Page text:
Level 3 Communications Issues Statement Concerning Comcast's Actions
jcdill.lists at gmail.com
Tue Nov 30 01:59:01 CST 2010
On 29/11/10 3:45 PM, Aaron Wendel wrote:
> I don't think it's unreasonable to expect customers to bear the cost of
> their provider doing business.
You don't think it's unreasonable (and I don't think it's unreasonable),
but most US consumers *do* think it's unreasonable. They would like to
get their internet service for free, or for as close to free as
possible. They are happy to watch ads in order to get content for free,
and they would love to see an ad-supported (or subscription supported
for special content) service with free or nominal "ISP charges". If one
of the big "eyeball" networks can push their network costs onto a major
content provider it will nudge things towards this business model.
It has been my opinion for many years that eventually we would find
market forces lowering the price consumers pay and raising the price
content providers pay until the consumer cost *is* free, or very close
to it. This could be the first step...
And it's a push back from the ESPN360/ESPN3 model where the content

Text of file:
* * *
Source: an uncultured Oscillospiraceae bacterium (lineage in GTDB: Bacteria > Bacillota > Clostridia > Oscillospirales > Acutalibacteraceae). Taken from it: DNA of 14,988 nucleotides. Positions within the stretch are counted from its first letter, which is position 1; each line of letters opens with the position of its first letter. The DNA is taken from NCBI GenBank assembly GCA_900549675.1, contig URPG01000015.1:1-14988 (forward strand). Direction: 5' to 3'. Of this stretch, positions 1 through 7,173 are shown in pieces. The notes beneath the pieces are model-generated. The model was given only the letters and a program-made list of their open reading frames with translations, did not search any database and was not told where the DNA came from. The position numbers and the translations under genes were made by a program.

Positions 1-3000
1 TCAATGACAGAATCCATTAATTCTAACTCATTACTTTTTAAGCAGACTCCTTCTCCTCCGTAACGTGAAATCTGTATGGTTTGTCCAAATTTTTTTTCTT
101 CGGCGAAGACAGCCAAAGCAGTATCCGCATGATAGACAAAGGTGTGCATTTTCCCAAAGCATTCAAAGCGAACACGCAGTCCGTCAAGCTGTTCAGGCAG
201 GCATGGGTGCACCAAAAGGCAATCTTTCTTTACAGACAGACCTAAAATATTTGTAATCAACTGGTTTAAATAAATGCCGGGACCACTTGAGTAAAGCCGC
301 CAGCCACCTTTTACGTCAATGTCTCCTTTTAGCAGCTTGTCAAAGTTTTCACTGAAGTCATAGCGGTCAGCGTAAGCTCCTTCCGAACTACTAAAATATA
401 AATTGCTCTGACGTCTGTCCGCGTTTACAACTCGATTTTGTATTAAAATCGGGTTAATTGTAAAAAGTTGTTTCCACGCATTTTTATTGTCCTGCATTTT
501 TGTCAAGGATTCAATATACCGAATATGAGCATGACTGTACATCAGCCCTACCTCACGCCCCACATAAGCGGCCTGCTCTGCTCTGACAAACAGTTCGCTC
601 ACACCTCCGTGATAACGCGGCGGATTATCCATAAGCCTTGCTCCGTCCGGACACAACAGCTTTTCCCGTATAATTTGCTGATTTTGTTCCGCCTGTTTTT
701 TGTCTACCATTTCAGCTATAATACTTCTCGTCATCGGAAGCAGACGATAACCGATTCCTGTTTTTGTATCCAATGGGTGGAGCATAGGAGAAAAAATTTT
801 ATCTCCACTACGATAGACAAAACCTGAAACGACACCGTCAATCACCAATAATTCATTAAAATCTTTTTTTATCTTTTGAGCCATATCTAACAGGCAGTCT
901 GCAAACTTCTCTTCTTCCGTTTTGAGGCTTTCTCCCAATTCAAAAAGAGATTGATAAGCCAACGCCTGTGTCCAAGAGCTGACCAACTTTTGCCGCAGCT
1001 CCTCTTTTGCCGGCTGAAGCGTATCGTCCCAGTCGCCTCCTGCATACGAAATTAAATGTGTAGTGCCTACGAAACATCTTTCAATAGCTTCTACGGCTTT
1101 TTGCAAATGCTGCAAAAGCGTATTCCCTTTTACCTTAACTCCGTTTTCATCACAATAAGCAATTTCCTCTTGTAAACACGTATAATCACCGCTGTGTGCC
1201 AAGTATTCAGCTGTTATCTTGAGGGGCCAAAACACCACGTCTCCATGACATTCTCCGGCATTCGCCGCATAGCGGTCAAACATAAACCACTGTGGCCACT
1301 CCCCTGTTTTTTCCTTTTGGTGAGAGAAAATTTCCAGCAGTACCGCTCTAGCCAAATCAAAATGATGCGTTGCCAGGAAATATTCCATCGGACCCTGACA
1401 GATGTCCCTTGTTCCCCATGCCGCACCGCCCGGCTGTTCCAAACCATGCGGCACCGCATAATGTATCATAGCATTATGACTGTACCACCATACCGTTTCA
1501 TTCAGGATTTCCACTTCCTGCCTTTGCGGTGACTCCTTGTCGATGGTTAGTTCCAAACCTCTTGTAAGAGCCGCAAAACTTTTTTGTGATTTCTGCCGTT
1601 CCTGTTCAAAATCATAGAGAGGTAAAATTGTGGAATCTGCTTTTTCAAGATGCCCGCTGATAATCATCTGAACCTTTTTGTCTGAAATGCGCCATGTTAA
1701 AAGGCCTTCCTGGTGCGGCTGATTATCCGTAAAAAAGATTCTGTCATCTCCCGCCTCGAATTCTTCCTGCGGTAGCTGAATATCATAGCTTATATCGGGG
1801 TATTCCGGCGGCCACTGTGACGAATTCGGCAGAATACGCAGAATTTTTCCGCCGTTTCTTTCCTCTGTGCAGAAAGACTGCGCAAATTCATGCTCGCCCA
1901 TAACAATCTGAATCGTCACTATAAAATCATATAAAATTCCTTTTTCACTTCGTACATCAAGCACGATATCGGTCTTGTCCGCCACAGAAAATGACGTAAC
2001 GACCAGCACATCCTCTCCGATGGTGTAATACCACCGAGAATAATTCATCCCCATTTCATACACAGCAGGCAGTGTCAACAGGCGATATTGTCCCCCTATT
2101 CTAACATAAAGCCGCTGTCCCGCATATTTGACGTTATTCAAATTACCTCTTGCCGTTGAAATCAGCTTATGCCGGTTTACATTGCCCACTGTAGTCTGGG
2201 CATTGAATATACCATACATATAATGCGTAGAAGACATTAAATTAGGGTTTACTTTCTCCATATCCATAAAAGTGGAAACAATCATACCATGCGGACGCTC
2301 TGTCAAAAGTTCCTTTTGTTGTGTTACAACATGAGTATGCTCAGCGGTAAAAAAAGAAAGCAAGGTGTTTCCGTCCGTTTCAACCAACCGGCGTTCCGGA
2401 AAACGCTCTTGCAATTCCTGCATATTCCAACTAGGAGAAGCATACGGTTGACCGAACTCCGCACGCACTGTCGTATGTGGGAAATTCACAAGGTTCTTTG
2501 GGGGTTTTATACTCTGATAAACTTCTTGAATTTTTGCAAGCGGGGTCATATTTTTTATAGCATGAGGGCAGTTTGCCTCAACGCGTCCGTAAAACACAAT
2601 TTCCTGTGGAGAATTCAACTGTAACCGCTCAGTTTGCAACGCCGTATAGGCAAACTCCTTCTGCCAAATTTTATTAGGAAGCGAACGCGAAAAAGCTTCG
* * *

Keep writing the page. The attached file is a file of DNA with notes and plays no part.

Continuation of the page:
provider was forcing the ISPs to pay extra to get the content on their
network... Does anyone have data on how well that's working for the ESPN
360 / ESPN3 system?
What is happening now between L3 and Comcast also reminds me of the
dial-tone settlement deals in the 1990s. The big telcos thought they
could push small telcos out by making it more expensive to place calls
(paying a fee to the telco that "terminates" the call) and less
expensive to receive calls (receiving the termination fee). They
mistakenly thought the startup telcos would go after consumers (who
typically place more calls than they receive) and they didn't think
about startup telcos going after ISP dial-up services (which receive
more calls than they place) and then being forced to pay those startups
settlement fees for all the calls their consumer customers made into the
startup telco's ISP customer's modem banks.
We don't have an interstate telephone settlement system or PUC to
"decide" what the rules will be for settlements between content
providers and eyeball providers. I believe that in the end it will come
down to market forces and which group can better marshal customer angst
to their side when packets don't flow freely between these two types of
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